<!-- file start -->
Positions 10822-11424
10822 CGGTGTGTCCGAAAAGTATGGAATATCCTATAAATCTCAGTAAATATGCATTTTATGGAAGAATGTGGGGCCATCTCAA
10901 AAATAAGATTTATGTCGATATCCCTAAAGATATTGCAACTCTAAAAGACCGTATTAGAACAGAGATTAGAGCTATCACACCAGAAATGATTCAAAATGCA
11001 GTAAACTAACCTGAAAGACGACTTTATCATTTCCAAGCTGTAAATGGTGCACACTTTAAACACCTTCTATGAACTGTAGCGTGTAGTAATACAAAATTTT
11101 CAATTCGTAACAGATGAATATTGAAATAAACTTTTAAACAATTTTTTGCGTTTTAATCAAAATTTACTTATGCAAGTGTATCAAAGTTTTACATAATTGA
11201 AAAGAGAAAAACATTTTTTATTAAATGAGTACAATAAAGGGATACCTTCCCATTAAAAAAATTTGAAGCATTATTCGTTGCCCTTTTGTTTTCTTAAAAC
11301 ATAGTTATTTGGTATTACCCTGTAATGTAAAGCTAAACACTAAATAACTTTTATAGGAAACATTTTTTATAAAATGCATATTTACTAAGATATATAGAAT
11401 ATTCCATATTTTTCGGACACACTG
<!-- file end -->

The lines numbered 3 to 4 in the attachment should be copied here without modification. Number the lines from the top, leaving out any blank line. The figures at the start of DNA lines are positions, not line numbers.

10901 AAATAAGATTTATGTCGATATCCCTAAAGATATTGCAACTCTAAAAGACCGTATTAGAACAGAGATTAGAGCTATCACACCAGAAATGATTCAAAATGCA
11001 GTAAACTAACCTGAAAGACGACTTTATCATTTCCAAGCTGTAAATGGTGCACACTTTAAACACCTTCTATGAACTGTAGCGTGTAGTAATACAAAATTTT